For-Profit Strategies for the Not-for-Profit World

Some techniques applied to the for-profit world can have a major impact on not-for-profit organizations and improve their effectiveness, provided they are correctly implemented. This article is part of an editorial collaboration with BCorporation. The BCorp Series can be found here. The original publication can be found here.

At Phil, we believe that the not-for-profit and for-profit worlds have plenty to learn from each other. For 20 years, our company (which became a Certified B Corporation in 2017) has worked with hundreds of charities, foundations and socially missioned businesses to do more good in the world.

While not-for-profits proudly operate on a different model that evaluates success based on meaningful metrics like social return on investment and donor loyalty, they may lag behind in other areas. For example, the incentive structure in the for-profit world can push businesses to implement strategies on the cutting edge — an approach that can be successfully tailored to not-for-profits as well.

Here are three techniques currently being applied to the for-profit world that, when implemented correctly, can have a major impact on your not-for-profit organization today.

Phil is part of the community of businesses that have used a third-party verification of their impact. Use the free B Impact Assessment to evaluate your company’s impact on all stakeholders, including the environment, your workers, your community and your customers.

What is retargeting?

Have you ever looked at a pair of shoes on Amazon then felt like that same pair of shoes was following you around the internet? The pair of Jordans you were lusting after is now appearing on your Facebook feed, in display ads on news websites, and as sponsored content at the bottom of the articles you read. This is no coincidence — this is retargeting at work.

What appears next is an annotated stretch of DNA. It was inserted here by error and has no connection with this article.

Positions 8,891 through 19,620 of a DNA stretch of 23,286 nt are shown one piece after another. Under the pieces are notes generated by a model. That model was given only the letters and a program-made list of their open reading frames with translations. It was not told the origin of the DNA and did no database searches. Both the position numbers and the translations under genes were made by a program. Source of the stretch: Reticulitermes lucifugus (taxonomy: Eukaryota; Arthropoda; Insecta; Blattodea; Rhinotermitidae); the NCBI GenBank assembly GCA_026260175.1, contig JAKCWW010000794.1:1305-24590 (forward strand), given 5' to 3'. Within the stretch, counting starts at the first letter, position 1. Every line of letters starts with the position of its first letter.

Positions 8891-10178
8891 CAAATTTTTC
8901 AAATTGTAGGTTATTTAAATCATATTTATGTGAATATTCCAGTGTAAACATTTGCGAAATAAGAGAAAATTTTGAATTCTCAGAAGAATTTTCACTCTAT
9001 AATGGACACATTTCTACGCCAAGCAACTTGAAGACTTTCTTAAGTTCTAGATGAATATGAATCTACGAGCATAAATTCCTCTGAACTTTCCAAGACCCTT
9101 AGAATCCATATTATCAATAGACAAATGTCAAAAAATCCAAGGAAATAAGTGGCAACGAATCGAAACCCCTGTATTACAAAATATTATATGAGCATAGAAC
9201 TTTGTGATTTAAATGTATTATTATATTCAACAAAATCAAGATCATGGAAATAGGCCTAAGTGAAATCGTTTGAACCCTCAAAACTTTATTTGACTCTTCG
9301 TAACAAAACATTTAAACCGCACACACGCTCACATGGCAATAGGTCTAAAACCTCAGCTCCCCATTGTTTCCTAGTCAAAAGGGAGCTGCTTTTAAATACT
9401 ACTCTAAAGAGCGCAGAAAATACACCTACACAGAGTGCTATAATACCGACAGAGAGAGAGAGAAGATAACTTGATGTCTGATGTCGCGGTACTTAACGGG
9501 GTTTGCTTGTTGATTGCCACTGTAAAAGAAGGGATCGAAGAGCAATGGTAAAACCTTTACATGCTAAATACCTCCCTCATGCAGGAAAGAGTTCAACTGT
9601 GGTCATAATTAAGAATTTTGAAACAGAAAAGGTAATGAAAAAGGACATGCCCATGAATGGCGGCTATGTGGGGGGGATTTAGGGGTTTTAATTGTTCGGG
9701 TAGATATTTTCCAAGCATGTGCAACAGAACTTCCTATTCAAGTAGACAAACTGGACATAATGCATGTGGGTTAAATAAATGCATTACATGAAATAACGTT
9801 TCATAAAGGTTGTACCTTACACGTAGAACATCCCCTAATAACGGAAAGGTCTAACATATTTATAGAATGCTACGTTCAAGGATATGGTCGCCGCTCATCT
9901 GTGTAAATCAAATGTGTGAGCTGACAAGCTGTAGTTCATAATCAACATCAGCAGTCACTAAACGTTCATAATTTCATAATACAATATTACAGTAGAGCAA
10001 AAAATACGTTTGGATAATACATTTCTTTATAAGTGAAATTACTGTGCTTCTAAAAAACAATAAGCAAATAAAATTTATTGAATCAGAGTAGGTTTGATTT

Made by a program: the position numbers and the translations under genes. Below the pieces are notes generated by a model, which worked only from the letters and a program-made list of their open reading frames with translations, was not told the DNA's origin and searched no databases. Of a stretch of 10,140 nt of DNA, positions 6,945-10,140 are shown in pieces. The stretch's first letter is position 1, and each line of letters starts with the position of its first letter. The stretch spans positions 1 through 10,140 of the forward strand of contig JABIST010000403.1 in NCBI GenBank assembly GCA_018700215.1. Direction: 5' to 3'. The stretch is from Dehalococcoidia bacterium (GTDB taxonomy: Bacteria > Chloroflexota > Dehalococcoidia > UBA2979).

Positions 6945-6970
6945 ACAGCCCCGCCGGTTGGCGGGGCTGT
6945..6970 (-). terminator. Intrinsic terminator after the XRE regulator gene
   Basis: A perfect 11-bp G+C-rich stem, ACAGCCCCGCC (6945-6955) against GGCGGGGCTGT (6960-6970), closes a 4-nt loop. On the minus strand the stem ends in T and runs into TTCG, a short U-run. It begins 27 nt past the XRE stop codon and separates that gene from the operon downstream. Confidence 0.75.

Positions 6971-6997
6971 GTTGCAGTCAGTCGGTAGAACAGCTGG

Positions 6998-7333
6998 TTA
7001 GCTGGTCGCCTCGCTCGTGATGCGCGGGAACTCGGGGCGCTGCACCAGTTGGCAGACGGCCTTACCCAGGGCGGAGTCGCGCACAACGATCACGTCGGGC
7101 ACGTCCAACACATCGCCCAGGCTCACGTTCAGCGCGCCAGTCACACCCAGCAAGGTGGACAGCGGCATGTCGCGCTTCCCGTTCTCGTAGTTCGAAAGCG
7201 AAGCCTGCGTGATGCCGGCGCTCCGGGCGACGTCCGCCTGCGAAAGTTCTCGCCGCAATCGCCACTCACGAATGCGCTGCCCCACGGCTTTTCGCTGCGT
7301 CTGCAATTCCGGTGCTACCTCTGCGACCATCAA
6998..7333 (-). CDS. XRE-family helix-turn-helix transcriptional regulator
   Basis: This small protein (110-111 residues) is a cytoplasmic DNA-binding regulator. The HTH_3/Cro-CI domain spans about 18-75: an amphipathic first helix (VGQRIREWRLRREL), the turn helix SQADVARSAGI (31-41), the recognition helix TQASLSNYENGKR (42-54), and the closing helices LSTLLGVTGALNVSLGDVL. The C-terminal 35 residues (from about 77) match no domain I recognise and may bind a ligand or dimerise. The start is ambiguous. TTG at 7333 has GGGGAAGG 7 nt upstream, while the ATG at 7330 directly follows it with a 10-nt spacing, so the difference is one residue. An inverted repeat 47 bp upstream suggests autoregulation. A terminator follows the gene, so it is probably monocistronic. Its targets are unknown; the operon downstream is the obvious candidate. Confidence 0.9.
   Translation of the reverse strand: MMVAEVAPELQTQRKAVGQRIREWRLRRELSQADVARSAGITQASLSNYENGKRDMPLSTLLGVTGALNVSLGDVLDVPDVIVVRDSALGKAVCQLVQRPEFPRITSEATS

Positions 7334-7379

By installing a tracking code on a web page, marketers are able to “retarget” website visitors with advertising across the internet.

Why is it important?

We know that it is far cheaper to retain a current customer (or donor) when compared with the cost of acquiring someone new. It’s likely that your organization is already spending the time and energy to create awesome content and drive eyeballs to your website. However, the majority of those website visitors probably don’t take the action that you want them to on your website the first time they get there. Maybe this conversion action is a newsletter signup, maybe it is a donation, or maybe it is submitting a form to get more information about becoming a volunteer.

Regardless of the conversion action, retargeting allows you to gently reintroduce yourself to a previous website visitor. Based on our data, on average, more than 70% of website traffic is a first-time visitor to your website. Retargeting allows us to reapproach this traffic in the hopes of converting a one-off visitor to a loyal contributor.

How could a not-for-profit use this technique to better achieve its mission?

A well-executed retargeting campaign for your organization could resemble:

  1. A person visits your website, clicks on the “volunteer” menu item but doesn’t fill out the form on the page to get more information on becoming a volunteer.
  2. This person sees an ad on Facebook from your organization that reads: “Interested in volunteering? We’re looking for volunteers for 2020! Sign up below.”
  3. The person clicks on the link and becomes a volunteer for your organization.

How can you set up a retargeting campaign?

We won’t get into the nuts and bolts of setting up a retargeting campaign here, but you can reach out to us if you’re curious about learning more about how retargeting can help your organization achieve its goals.

What is audience segmentation?